Vitamin E is transported to the skin via sebum, which is the stuff that comes out of your pores to protect your skin, but also makes you oily. In this case, oily skin is great! Vitamin E in sebum helps reduce sun damage and keeps your skin fresh and healthy.

Unfortunately, results from topical application of vitamin E are mixed. When the vitamin is exposed to the sun, it produces free radicals. These free radicals can then damage the skin a little.

Now this damage is pretty mild, but it’s best to apply topical vitamin E when you’re not going out in the sun (like a face mask) or get your E through food.

Nuts, seeds and goose meat are particularly rich in vitamins. If you’re not planning a Dickensian roast goose anytime soon, avocado and salmon will also do the trick.

4. Vitamin K

Vitamin K is best known for its blood clotting abilities. When you cut yourself shaving and you don’t bleed all over, you can thank Captain K.

There are also a few evidence that it helps heal wounds and alleviates skin conditions such as rosacea, spider veins and stretch marks. Most people easily get enough vitamin K of their diet, but if you want a little boost, turn to leafy greens for the highest concentration of the vitamin.

5. B vitamins

Some skin conditions can be a symptom of a lack of a certain range of vitamins. Vitamin B complex includes vitamins B-1, B-2, B-3, B-5, B-6, biotin, folic acid and B-12. Yes, there are no-Bs in this, but who are we to argue with science?

Either way, this B-complex is responsible for essential body functions such as energy, metabolism, and brain function. When the B’s get low, you can get rashes, cracks in your mouth, dry lips, and a bunch of other non-skin related symptoms.

So if you have a rash or dry, scaly skin (especially near your mouth), a vitamin B deficiency could be the answer.

B vitamins can also helps cell renewal. The easiest way to get the right dose is to take a B-complex supplement. This way you get all the B’s in one easy dose, which helps your body function and your skin looks its best.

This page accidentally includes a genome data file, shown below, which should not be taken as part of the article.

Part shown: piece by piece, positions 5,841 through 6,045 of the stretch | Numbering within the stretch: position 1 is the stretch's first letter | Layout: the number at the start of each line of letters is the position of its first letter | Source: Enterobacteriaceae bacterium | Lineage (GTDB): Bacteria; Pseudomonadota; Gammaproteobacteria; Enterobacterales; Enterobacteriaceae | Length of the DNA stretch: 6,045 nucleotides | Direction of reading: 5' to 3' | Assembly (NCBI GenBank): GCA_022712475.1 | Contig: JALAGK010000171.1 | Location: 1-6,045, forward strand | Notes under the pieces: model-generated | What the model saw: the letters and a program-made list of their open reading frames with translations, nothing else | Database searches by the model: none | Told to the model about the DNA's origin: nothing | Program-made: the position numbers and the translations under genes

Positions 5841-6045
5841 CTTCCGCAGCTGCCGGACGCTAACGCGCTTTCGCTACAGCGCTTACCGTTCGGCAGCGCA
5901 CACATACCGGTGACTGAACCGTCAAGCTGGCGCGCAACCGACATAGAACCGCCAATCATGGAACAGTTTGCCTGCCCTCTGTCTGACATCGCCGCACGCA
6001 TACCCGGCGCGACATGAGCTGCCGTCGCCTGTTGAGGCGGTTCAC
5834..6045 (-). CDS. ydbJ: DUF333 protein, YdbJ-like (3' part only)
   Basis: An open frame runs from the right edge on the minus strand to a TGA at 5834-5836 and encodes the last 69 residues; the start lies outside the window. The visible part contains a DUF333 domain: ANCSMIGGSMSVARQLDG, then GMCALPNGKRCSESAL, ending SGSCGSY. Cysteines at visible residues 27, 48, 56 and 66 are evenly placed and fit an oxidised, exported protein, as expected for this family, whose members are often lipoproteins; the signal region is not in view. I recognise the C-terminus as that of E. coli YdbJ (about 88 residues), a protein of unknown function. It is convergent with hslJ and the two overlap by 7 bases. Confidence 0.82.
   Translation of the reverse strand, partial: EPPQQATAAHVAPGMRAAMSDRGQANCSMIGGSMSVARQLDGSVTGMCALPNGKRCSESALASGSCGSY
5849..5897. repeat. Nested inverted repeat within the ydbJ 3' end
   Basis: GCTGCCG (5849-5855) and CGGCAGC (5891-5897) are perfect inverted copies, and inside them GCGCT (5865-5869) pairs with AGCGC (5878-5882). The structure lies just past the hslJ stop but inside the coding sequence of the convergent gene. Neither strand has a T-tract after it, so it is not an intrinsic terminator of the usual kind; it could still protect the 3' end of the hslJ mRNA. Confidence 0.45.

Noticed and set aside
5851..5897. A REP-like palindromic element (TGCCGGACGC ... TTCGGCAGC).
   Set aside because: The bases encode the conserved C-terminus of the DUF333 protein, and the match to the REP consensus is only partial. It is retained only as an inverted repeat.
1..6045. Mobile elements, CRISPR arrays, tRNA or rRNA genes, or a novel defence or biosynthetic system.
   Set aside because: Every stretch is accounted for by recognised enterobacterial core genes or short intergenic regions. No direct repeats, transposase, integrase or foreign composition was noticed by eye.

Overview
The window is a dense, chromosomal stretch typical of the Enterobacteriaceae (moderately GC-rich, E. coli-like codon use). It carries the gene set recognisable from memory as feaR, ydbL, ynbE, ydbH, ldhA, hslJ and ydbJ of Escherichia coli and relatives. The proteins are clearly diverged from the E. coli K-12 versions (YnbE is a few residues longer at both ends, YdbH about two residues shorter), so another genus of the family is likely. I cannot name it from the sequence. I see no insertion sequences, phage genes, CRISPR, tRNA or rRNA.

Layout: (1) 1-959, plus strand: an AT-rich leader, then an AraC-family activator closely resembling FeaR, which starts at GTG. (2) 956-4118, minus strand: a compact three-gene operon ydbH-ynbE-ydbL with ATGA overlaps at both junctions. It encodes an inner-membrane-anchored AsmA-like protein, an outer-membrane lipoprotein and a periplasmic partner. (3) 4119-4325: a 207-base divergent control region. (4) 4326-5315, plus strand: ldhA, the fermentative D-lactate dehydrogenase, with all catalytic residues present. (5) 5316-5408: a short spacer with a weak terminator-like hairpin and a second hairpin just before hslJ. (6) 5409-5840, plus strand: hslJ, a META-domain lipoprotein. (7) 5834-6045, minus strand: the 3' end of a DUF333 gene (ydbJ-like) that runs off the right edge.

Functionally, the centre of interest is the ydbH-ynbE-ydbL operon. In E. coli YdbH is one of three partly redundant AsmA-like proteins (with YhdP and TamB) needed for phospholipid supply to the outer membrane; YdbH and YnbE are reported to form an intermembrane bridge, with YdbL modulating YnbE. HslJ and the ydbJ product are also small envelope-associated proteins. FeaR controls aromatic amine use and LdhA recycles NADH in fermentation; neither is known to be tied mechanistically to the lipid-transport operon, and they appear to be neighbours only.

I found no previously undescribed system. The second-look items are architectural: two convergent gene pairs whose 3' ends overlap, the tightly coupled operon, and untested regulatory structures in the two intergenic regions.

6. Beta-carotene

Add another UV blocker to the list: beta-carotene. Rightly found in carrots, beta-carotene is another powerful antioxidant that can help keep sun damage away from your skin.

When you take beta-carotene, it may actually make you less sensitive to sunlight. Again, that doesn’t mean you can pop a pill and frolic in the sun for hours. Sunscreen is the best way to protect your skin. But beta-carotene might give you extra protection against harmful rays.

The best way to get beta-carotene is to eat carrots. Also, leafy greens, squash, and cantaloupe will do the trick. Usually, you can get enough beta-carotene through food, so supplementation isn’t really necessary, as long as you eat your vegetables.

7. Selenium

It’s a bit of a cheat because selenium is technically an essential mineral, not a vitamin, but it’s really good for the skin, which is worth mentioning.

Selenium is another powerful antioxidant that fights free radical damage and helps reverse skin damage and slow the signs of aging.

It also helps with thyroid function, which keeps your metabolism in tip-top shape, which helps your body metabolize all those lovely vitamins that keep your skin looking great.

As with other vitamins, the best way to get your selenium is through food. The best sources of selenium are oysters, Brazil nuts and halibut – although you can also get the mineral through sunflower seeds, chicken breast and certain mushrooms.

Patricia J. Callender